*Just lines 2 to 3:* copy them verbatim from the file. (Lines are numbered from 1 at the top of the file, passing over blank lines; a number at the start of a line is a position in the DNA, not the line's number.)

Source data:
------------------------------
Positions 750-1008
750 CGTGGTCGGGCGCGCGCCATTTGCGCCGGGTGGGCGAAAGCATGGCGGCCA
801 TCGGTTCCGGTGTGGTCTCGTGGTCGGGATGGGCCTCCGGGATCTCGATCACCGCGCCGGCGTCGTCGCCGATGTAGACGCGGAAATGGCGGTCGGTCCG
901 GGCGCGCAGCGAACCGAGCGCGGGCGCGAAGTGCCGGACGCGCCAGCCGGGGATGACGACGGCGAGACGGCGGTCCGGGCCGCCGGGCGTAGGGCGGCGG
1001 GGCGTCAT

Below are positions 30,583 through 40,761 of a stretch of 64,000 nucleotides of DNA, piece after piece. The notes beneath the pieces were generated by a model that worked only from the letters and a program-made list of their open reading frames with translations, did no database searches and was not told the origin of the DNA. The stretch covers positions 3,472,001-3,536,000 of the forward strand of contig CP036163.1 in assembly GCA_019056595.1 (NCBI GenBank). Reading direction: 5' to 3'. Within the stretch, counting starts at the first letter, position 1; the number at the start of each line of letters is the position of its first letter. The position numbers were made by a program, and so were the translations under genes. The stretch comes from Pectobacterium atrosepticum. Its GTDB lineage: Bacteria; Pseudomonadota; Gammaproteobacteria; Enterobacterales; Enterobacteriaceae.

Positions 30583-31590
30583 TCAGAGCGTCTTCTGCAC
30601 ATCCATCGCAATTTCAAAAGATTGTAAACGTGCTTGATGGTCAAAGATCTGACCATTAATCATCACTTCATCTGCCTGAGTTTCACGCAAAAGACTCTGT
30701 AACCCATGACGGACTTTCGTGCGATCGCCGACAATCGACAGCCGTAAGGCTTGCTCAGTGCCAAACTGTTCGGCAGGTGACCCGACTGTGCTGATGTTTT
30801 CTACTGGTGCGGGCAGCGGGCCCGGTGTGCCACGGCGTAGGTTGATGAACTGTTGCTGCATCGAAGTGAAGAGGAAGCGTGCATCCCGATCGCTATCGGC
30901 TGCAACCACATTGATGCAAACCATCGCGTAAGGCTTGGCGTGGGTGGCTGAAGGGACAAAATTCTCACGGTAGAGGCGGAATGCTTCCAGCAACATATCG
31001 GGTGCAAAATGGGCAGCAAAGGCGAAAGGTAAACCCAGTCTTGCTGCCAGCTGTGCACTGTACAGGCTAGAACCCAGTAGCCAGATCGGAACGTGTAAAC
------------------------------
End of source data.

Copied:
750 CGTGGTCGGGCGCGCGCCATTTGCGCCGGGTGGGCGAAAGCATGGCGGCCA
801 TCGGTTCCGGTGTGGTCTCGTGGTCGGGATGGGCCTCCGGGATCTCGATCACCGCGCCGGCGTCGTCGCCGATGTAGACGCGGAAATGGCGGTCGGTCCG